- Police and incident reports, and
- Post-accident medical records, including any diagnostic tests and imaging results.
Step 2: Streamline the paperwork
Set up a system that allows patients to fill out paperwork in advance of their scheduled appointment. An office website with the capacity to upload forms and documents is one possibility.
An alternative is to create a file folder on the main computer at your front desk. Place all the necessary forms in the file, then send them ad hoc by email or fax. Documents might include patient intake, outcome assessments, PI-specific forms, office policies, and HIPAA agreements.
The advantages of having paperwork filled out ahead of time are many. First, new trauma patients might be in a significant amount of pain from their injuries. If greeted at your office with a stack of paperwork, many patients would be frustrated and want to speed through the process to see the doctor. This may lead to inaccuracies, inconsistencies, and omissions, which will be problematic for you and the representing counsel.
Adverse carriers will be scrutinizing your records in attempt to dodge or diminish your reimbursement and cast reasonable doubt on your patient’s alleged injuries and treatment. You don’t want to give them any wiggle room.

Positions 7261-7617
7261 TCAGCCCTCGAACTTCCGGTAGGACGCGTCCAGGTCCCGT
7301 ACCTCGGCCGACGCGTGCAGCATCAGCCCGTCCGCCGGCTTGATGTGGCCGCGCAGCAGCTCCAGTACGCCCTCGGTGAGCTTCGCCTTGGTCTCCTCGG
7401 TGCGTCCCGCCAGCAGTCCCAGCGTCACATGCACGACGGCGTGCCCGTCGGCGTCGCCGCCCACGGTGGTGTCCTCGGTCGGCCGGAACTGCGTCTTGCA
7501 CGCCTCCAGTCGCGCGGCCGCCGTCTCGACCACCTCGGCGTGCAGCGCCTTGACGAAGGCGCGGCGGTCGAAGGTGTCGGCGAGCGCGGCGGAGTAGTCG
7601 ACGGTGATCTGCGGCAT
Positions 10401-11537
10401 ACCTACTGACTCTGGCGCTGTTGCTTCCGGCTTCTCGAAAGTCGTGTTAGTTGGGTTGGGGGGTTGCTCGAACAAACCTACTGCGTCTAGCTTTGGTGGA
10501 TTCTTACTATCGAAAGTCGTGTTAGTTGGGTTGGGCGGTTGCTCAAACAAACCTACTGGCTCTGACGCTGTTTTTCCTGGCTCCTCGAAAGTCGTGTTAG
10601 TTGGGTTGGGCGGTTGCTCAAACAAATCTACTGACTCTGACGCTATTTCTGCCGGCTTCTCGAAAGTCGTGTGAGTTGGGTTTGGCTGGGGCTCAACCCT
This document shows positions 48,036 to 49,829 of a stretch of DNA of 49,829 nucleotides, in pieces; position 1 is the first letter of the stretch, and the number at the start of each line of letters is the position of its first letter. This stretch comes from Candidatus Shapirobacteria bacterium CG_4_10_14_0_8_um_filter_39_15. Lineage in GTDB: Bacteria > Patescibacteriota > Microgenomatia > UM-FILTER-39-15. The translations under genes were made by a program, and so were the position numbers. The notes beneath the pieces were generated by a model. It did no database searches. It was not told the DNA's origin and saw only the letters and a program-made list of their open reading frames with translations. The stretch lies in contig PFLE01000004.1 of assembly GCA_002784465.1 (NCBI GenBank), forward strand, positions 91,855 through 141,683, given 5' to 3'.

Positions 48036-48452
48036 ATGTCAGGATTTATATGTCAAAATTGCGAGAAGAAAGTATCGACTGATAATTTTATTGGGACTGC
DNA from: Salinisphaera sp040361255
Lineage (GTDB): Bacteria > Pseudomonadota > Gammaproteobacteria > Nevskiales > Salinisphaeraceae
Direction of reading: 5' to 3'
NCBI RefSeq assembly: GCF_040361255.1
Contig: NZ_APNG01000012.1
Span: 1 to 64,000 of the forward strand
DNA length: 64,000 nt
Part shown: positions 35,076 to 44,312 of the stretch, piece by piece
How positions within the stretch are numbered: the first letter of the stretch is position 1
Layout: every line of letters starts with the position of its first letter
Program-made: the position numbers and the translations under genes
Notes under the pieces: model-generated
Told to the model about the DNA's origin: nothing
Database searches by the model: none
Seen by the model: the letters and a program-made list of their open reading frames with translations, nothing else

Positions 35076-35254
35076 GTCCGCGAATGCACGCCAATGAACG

Another reason is to save time. If patients take longer than expected to complete the documents, it will cause you to run behind in your treatment schedule. When you’re rushed, you might start taking clinical shortcuts to catch up. In a hurry, you’re apt to shorten your initial history or examination procedures or delay necessary diagnostic imaging.
Your first evaluation of an acute-trauma PI patient is not the time or place to cut corners. Trauma patients pose an inherently greater risk and liability to your practice, and this will only increase your exposure.
By allowing patients to complete the process in the comfort of their own home, you increase their chances of accuracy and give them opportunity to access legal and other materials they may not remember to bring to your office.
Step 3: Oversee training
To guarantee consistency among employees in their treatment of PI patients, implement a staff training system. Many procedures, including the initial phone call, explanation of office forms, and answering technical insurance questions are generally performed by office staff. A well- trained team is your safety net.
Constantly review your PI procedures in detail from beginning to end. Develop checklists for all responsibilities to ensure everyone is accurate, thorough, and accountable. Holding regular staff meetings devoted specifically to PI will increase office productivity, hasten implementation, improve medico-legal communication, and mitigate your liability.
When it comes to your PI patients, avoid critical mistakes. Protect your practice and your bottom line by taking the time to be proactive and prepared.
SCOTT TAUBER, DC, DABCO, CPC, is the COO and lead instructor for the American Institute of Personal Injury Physicians (AIPIP). AIPIP trains physicians of all specialties to improve, protect, expand, and market their PI practices. Tauber is a diplomate of the American Board of Chiropractic Orthopedists and a certified professional coder. He can be contacted at 888-924-7479 or firstname.lastname@example.org